Larry Irons is going to be a busy man next week, if the weather holds up.
Township officials have arranged for the longtime Bayville contractor to clean up the old Santo Marina site. The cost of the clean-up will be paid for by Ray Masucci, a Staten Island developer who bought the property from Paul Santo for $1.9 million nearly two years ago.
"It's scary out there," Irons said late Friday afternoon during a tour of the site with Council President James J. Byrnes. "I've counted 25 boats so far. We counted 2,000 cement blocks."
Byrnes, Mayor Carmen F. Amato Jr., Masucci and township Code Enforcer Kenneth Anderson to determine what security measures to need to be taken and to iron out the details of the clean-up.
"The township is not paying for anything," Byrnes said.
Masucci bought the defunct marina from owner Paul Santo for $1.9 million back in 2010.
The trailers, a house on the north side of the property and the battered marina offices have been boarded up since last week. Orange see-thru plastic fencing lines the perimeters of the badly warped docks.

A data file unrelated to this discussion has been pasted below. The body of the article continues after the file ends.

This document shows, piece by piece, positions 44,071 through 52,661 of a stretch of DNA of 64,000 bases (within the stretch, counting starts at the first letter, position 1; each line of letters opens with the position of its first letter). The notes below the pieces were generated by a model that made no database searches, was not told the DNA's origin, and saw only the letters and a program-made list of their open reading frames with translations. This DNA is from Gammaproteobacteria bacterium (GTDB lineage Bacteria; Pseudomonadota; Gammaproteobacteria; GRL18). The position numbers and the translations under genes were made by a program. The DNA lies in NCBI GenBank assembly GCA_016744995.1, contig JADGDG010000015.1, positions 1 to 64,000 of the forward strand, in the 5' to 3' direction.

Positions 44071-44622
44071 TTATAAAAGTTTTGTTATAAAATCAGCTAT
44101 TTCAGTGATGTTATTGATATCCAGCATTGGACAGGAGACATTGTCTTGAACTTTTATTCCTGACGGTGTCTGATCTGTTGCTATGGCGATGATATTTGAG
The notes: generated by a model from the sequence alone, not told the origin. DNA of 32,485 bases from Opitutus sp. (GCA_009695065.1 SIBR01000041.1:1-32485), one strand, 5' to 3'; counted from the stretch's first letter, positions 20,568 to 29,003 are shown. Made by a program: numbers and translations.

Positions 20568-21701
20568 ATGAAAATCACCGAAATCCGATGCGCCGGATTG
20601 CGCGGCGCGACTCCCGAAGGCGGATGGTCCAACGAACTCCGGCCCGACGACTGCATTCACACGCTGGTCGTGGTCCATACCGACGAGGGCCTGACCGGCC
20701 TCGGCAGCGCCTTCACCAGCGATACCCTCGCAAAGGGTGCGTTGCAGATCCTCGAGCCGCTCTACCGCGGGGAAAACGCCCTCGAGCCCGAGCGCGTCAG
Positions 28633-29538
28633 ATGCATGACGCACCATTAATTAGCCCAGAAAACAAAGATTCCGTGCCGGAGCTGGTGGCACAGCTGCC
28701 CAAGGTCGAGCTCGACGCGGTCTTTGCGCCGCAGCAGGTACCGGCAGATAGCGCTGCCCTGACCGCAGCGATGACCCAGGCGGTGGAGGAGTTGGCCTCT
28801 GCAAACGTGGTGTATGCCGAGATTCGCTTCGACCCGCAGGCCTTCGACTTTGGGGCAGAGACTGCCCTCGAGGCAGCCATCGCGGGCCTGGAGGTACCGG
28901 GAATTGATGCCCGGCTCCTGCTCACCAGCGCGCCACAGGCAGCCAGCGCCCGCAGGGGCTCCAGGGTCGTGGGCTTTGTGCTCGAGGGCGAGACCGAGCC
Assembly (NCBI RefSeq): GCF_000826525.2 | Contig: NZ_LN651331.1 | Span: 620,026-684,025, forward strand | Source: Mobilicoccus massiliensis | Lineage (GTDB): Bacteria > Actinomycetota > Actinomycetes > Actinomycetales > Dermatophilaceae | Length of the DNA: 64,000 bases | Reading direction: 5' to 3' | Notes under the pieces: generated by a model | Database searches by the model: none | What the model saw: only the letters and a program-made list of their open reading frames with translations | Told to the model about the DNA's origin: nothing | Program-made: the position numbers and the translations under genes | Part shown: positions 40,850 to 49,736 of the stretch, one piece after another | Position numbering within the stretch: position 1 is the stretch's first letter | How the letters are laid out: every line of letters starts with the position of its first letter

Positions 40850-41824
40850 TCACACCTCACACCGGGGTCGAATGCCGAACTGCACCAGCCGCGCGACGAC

Irons will be hauling out the abandoned sailboats and powerboats over the week. He will cut the masts off the sailboats and raise them out of the water.
who live in this quiet Bayville neighborhood at the edge of the Ocean Gate border said they are glad the property will be cleaned up.
"It's a step in the right direction, for starters," said Gary Bleiberg, who lives on Doyle Drive with his wife Jenny. "If it prevents one kid from getting hurt, I guess it's a good idea."
But they are still opposed to Masucci's plans to put 19 single-family, 2.5-story homes on the site, along with a dockmaster's house, marine store, parking lot, 44 boat slips and 44 Jet-Ski slips.
"This whole project is one big variance," Bleiberg said. "Nothing about this conforms to anything."
Attorney John Paul Doyle will present the application at the May 23 Board of Adjustment meeting in Town Hall.
Bob Parzanese, Cedar Street, said he and other concerned neighbors are planning on handing out fliers to homes nearby to alert them to the zoning board meeting on Wednesday.
"Maybe the zoning board will see people are very concerned about what's going on."